The MasterCard Worldwide Index™ of Consumer Confidence survey has a 20-year track record of consumer confidence indices collected from over 200,000 interviews, unequalled both in scope and history across Asia/Pacific, Middle East and Africa.
The MasterCard Worldwide Index of Consumer Confidence is the most comprehensive and longest running survey of its kind in the region. In June 1997, the Index revealed a decline in consumer confidence – one month prior to the devaluation of the Thai baht that triggered the regional economic crisis. In June 2003, the Index score for Employment in Hong Kong dropped to a low score of 20.0. This was subsequently reflected in Hong Kong’s unemployment rate, which peaked just before September 2003 at eight percent.
The survey comprising the Asia/Pacific markets began in the first half of 1993 and has been conducted twice yearly since. Markets from the Middle East and Africa were included in the Index from 2004. Twenty five markets now participate in the survey: Australia, China, Egypt, Hong Kong, India, Indonesia, Japan, Kenya, Kuwait, Lebanon, Malaysia, Morocco, New Zealand, Nigeria, Oman, Philippines, Qatar, Saudi Arabia, South Korea, South Africa, Singapore, Taiwan, Thailand, United Arab Emirates and Vietnam. The latest MasterCard Worldwide Index of Consumer Confidence survey was conducted from 5 December 2011 to 8February 2012. A total of 12,915 qualified respondents were surveyed in the 25 markets with the sample being representative of the middle and upper income groups in each market.
The Index is calculated based with zero as the most pessimistic, 100 as most optimistic and 50 as neutral. Five economic factors are measured: Employment, the Economy, Regular Income, Stock Market and Quality of Life. The responses are consumers' thoughts on the six months ahead. Data collection was via internet surveys and face to face interviews, with the questionnaire translated to the local language wherever appropriate and necessary. The survey has a margin of sampling error of plus or minus four to five percentage points at the 95 percent confidence level.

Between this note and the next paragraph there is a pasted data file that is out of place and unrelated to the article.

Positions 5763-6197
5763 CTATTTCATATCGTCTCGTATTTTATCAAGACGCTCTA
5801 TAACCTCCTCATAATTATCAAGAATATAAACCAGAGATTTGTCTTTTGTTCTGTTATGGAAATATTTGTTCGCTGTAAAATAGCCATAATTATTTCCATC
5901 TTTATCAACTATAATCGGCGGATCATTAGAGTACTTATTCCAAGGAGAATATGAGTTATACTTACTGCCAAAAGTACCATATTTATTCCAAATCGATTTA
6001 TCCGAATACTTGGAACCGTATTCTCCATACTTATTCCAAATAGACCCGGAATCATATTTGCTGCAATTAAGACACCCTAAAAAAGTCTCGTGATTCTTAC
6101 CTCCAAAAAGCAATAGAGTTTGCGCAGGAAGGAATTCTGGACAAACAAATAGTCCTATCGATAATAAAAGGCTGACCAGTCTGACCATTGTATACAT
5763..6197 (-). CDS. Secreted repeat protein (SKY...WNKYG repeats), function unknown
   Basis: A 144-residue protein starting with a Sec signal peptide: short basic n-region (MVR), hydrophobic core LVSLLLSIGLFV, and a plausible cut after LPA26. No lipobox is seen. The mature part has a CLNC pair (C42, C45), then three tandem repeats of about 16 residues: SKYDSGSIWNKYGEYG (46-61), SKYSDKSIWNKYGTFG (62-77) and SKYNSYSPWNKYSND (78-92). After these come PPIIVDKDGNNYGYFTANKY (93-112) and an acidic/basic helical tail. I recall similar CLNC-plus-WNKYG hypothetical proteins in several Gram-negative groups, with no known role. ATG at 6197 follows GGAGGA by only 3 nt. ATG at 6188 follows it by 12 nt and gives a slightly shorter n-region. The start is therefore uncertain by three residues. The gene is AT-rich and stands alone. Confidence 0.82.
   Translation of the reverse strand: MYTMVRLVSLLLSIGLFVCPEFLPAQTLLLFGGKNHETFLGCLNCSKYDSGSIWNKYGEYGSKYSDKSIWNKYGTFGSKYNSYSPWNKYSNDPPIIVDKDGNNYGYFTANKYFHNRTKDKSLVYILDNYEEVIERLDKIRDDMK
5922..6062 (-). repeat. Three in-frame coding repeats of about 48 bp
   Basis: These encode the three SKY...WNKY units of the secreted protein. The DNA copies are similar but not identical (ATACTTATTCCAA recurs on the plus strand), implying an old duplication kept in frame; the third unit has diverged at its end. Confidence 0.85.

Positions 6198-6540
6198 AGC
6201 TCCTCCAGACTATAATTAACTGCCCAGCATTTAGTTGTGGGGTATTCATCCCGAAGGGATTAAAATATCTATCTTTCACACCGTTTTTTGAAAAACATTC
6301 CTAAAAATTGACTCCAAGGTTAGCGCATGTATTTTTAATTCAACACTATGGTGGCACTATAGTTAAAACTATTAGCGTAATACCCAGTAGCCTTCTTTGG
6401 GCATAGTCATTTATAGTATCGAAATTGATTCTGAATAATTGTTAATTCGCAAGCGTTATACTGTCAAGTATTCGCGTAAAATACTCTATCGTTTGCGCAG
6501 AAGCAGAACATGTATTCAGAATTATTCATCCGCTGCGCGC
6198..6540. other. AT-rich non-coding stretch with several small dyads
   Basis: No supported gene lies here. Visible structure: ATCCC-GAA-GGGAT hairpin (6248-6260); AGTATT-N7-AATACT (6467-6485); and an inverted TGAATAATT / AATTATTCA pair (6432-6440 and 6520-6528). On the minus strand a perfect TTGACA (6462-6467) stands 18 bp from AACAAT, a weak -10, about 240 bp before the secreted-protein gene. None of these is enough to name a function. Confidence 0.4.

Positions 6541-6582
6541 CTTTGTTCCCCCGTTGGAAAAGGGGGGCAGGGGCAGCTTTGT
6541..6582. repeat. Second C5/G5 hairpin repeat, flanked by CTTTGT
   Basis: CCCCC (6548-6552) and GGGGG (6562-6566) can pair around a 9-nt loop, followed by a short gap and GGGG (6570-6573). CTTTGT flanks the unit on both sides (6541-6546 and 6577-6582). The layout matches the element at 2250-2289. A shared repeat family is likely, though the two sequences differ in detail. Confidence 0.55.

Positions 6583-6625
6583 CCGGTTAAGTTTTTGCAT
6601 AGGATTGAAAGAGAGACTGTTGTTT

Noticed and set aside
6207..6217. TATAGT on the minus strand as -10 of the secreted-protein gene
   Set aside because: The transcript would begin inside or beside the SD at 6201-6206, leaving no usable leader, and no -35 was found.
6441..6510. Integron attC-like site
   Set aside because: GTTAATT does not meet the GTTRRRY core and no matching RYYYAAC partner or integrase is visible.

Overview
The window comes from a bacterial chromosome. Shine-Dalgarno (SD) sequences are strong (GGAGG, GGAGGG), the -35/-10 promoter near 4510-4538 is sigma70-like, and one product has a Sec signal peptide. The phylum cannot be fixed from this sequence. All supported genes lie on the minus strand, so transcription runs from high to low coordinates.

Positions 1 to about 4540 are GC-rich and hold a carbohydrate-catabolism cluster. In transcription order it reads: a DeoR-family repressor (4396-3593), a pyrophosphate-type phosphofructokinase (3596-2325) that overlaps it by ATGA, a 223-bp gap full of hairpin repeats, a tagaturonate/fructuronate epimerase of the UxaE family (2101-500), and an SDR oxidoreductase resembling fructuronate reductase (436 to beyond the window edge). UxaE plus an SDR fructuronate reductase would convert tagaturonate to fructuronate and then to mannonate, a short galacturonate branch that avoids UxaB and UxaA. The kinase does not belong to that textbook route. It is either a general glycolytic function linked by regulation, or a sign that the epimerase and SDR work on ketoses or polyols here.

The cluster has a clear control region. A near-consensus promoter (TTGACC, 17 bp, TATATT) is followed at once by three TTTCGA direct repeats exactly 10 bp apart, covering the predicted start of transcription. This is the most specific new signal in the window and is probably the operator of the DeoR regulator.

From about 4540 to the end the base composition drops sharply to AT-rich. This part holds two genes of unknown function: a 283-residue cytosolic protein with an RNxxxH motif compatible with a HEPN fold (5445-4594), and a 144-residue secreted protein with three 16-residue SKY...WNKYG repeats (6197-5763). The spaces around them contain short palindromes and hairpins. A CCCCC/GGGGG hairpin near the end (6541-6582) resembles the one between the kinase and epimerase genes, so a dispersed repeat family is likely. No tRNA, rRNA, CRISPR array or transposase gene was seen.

The MasterCard Worldwide Index suite in Asia/Pacific, Middle East and Africa includes the long-running MasterCard Worldwide Index of Consumer Confidence, as well as the MasterCard Worldwide Index of Women’s Advancement, Online Shopping, Index of Financial Literacy, and the Index of Global Destination Cities. In addition to the Indices, MasterCard’s research properties also include a range of consumer surveys including Ethical Spending and a series on Consumer Purchasing Priorities (covering Travel, Dining & Entertainment, Education, Money Management, Luxury and General Shopping).
MasterCard also regularly releases Insights reports providing analysis of business dynamics, financial policies and regulatory activities in the Asia/Pacific, Middle East and Africa region. Over 80 Insights reports have been produced since 2004.
MasterCard has also released a series of four books on Asian consumer insights, authored by Dr. Yuwa Hedrick-Wong, Global Economic Advisor for MasterCard Worldwide and published by John Wiley & Sons.
MasterCard (NYSE: MA), www.mastercard.com, is a technology company in the global payments industry. We operate the world’s fastest payments processing network, connecting consumers, financial institutions, merchants, governments and businesses in more than 210 countries and territories. MasterCard’s products and solutions make everyday commerce activities – such as shopping, traveling, running a business and managing finances – easier, more secure and more efficient for everyone. Follow us on Twitter @MasterCardNews, join the discussion on the Cashless Conversations Blog and subscribe for the latest news.
Tagsconsumer pulse, employment Prospects, stock market, regular income prospects, Middle East, quality of life, Consumer Confidence, economy, consumer confidence
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Oil concerns consequential to a deterioration in some parts of the Middle East
About the MasterCard Worldwide Index™ of Consumer Confidence
MasterCard and its Suite of Research Properties
About MasterCard Worldwide